EDMONTON - If Erik Cole proves to be as good a fit on the ice as he already has in the dressing room, the Edmonton Oilers will have found themselves a bargain.
Just days into training camp, Cole not only looks like a match for Shawn Horcoff and Ales Hemsky on the first line, the big winger from Oswego, N.Y., has connected with his new teammates in a way that makes it seem he's been around forever.
That's something Joni Pitkanen, the talented but aloof and injury-prone defenceman the Oilers traded to Carolina to get Cole, didn't manage during an entire season in Edmonton.
That, like Cole's penchant for scoring big goals and making big hits, hasn't gone unnoticed.
"He's been good," said coach Craig MacTavish, who has Cole playing the left side with Horcoff and Hemsky. "It seems like he's been here a lot longer than a few days."
Fans at Rexall Place got their first look at Cole since Game 6 of the 2006 Stanley Cup final when the Oilers opened the pre-season with a 4-3 shootout loss to Vancouver on Monday.
The 29-year-old made his debut with Horcoff and Hemsky and responded with a goal and an assist. Equally impressive has been the way the six-foot-two, 205-pound forward has embraced a hockey city that never warmed to Pitkanen.
"I'm just trying to fit in with everybody and get to know everybody as well as I can," said Cole. "With some of the older guys, it's obviously a bit easier because we have families and we can get together outside the rink.
"I'd like to make as seamless a transition as possible."
A veteran of six NHL seasons, Cole is coming off a 22-goal year with the Hurricanes. He scored 29 goals in 2006-07 and 30 in 2005-06, when he returned from a broken neck in Game 6 of the Stanley Cup final to help Carolina beat the Oilers in seven games.
Cole went house-hunting in Edmonton right after the July 1 trade. Wife Emily and children Bella and Landon are already settled. The kids are in school and dad's occupying the dressing room stall next to captain Ethan Moreau.
"I wanted to have all my things in order," said Cole. "When you're comfortable off the ice and everything is in order, it's very easy to come to the rink every day and enjoy yourself and the guys. When that happens, things transfer well onto the ice."
Heavily involved in charity work through his Dream Big Foundation, which promotes everything from youth hockey to library and hospital expansion in Oswego, Cole has attended several team functions and charity events in Edmonton.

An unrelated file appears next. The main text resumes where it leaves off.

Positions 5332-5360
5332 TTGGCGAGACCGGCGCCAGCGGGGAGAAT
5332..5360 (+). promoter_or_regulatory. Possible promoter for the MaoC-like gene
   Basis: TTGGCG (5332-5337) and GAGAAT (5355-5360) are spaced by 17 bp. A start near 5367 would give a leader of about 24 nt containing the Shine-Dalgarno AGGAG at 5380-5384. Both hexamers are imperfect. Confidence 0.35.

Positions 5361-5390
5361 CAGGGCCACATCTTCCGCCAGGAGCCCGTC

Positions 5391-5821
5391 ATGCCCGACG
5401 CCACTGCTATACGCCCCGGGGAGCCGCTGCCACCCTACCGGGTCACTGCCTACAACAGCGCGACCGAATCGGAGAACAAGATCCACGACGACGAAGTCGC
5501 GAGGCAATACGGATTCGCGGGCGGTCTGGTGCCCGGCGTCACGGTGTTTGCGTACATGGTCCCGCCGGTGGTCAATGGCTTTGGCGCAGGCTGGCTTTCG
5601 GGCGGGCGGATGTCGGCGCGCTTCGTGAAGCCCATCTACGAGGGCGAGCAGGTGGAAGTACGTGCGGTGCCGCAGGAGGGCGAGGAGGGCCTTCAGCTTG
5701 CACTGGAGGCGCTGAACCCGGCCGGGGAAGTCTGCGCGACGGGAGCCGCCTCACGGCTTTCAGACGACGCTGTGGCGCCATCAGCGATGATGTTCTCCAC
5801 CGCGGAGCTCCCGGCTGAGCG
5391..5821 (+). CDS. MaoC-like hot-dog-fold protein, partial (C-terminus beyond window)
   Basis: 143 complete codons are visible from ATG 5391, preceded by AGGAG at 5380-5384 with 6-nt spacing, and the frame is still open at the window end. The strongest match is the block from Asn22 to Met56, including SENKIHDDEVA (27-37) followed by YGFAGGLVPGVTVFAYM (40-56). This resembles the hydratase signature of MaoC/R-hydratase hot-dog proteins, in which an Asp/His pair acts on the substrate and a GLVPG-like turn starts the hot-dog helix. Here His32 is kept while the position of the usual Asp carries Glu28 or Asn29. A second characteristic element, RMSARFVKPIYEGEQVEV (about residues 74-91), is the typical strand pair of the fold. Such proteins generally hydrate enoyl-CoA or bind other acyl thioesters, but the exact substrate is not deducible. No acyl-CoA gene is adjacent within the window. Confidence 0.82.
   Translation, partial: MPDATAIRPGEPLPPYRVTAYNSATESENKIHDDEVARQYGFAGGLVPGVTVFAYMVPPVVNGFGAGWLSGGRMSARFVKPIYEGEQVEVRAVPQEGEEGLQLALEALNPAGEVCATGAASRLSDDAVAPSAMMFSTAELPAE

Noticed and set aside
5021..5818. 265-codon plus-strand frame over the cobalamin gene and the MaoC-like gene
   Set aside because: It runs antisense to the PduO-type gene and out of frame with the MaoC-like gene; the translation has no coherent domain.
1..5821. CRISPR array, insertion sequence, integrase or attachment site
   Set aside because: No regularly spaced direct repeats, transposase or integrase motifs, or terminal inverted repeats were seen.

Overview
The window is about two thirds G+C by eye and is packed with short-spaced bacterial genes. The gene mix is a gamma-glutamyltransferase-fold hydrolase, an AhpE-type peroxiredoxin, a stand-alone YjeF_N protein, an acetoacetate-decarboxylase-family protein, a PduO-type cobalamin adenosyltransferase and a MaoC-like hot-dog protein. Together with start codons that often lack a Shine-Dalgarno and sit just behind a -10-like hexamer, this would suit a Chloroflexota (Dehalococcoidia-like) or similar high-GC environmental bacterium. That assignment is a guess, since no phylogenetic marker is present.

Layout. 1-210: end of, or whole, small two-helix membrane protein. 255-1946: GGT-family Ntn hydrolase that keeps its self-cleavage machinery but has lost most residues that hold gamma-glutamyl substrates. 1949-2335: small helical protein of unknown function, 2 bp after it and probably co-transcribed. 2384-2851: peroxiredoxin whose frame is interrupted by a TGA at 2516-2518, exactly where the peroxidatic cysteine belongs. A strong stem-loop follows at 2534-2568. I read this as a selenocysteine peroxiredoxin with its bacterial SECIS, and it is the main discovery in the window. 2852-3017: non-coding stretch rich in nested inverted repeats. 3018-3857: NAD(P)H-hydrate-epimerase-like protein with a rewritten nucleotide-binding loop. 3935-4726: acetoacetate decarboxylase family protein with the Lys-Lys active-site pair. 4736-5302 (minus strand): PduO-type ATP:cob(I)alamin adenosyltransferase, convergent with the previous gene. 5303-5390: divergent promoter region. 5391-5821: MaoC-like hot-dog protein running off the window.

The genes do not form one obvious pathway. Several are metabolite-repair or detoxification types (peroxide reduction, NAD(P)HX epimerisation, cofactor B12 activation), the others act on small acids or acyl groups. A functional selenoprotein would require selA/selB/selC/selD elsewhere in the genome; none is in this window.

"He brings a lot of intangibles to our team," said Fernando Pisani. "Not only is he a great player, he brings a lot of leadership qualities.
"We've always been a team that's close. He's going to fit in well with that because he wants to be here. He wants to be part of the team and a part of the city."
With one year remaining on a three-year contract that pays US$4 million this season, Cole is comfortable in a city where the Oilers are the big ticket - a contrast to Raleigh-Durham, where college basketball and NASCAR rule the sports pages.
"I don't think it matters what NHL city you're playing in, the organization and fans want to see you involved in the community," said Cole, who purchased a suite in Carolina with teammate Eric Staal so inner-city kids could attend games.
"A lot of guys get out in the community and give back as much as they can. I'm no different."
With Cole fully recovered from his frightening neck injury of three seasons ago - he was sent head-first into the boards by Pittsburgh's Brooks Orpik - hopes are high he'll be a big piece of the puzzle that puts the Oilers back in the playoffs after two years out.
"It's a pretty good spot on the left side there," MacTavish said. "I don't think he's going to come to me and say he wants to play the right side. I'd be surprised if he did.
"He's really motivated to make that work. Conceivably, he'll be really good there. We'll see how it all fits."